Consumer & Business Response

Disasters are unpredictable and can be devastating to a community. But there is a lot your bank can do to help prepare your customers for these events.

Help Consumers Prepare for a Natural Disaster

Disasters are unpredictable and can be devastating to a community. But there is a lot your bank can do to help prepare your customers for these events.

Share these tips:

  • Store important documents such as proof of identity, property ownership, insurance policies, bank and investment account information, and three years of tax returns in a bank safe-deposit box. Encase these items in plastic bags to prevent moisture.
  • Prepare additional copies of critical documents such as birth certificates, adoption papers, marriage licenses and the deed to your home for safekeeping and inform a trustee, relative or attorney of their location.
  • Print out key contact information for executors, trustees and guardians and store it in a secure location, either in your safe-deposit box or with a close relative.
  • Inventory personal and household valuables (take photos and keep receipts) to help evaluate replacement costs.
  • Include surplus cash, preferably small bills, in your home emergency kit. The kit should also include a three-day supply of food and water, a first aid kit, can opener, radio, flashlights and batteries.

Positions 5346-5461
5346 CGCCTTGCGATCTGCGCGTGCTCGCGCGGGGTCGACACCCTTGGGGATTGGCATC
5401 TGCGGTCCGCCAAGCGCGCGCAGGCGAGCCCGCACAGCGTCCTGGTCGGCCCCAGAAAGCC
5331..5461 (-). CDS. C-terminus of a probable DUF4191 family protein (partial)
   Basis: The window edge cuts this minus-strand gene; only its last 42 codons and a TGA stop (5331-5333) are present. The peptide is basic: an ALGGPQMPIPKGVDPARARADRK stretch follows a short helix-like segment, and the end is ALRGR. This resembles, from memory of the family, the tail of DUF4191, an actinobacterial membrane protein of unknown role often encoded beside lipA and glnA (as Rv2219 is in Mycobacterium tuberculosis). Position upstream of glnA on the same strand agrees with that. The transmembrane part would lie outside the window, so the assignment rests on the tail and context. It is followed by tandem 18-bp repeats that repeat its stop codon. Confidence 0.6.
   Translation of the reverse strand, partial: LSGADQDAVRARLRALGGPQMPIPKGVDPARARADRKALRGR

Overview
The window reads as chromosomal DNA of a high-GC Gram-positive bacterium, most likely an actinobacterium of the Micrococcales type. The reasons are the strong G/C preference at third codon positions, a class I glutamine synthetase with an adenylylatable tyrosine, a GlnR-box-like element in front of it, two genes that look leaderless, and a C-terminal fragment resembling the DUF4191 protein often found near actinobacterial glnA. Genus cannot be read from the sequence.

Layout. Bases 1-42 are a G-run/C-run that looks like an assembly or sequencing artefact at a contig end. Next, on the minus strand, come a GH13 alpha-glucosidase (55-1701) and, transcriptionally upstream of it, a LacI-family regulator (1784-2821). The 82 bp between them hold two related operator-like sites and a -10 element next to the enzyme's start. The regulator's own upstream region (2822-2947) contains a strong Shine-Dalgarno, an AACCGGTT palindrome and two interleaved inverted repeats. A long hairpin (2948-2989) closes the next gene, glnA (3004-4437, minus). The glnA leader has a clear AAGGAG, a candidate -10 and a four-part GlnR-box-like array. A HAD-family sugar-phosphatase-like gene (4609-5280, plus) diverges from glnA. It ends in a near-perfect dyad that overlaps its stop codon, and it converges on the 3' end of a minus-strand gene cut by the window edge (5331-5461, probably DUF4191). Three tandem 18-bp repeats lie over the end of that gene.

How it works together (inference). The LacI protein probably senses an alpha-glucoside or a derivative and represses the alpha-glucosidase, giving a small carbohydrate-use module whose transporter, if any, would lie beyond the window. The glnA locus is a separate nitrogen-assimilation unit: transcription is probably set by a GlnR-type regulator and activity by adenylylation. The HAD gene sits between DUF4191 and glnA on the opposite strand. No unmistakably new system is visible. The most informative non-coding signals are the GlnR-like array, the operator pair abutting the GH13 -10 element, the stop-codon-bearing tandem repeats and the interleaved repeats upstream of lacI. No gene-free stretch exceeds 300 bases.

• Create digital copies, which can serve as a supplement or backup to paper documents.  Scanned or electronic documents can be uploaded with secure online backup services.
  • Contact your insurance agent or visit the Federal Emergency Management Agency’s website to determine if a flood insurance policy is right for you.

Fed removes some coin allocation caps

The Federal Reserve removed coin allocations for pennies and quarters while raising caps for nickels and dimes by 25 percent as Reserve Bank coin inventories near pre-pandemic levels.

In a message to Federal Reserve Cash Services customers, the Fed said it will apply the updated standards to small, medium, large, X-large, and XX-large "endpoint" groups. The sizing regime is based on historical ordering volumes and doesn't correspond to bank size.

The Fed asked customers to order only what they need to meet near-term demand, noting that coin circulation is improving but has not been fully resolved.

Meanwhile, the U.S. Coin Task Force continues calling on financial institutions to use resources on its Get Coin Moving site to encourage consumers to gather, turn in, and circulate their coins.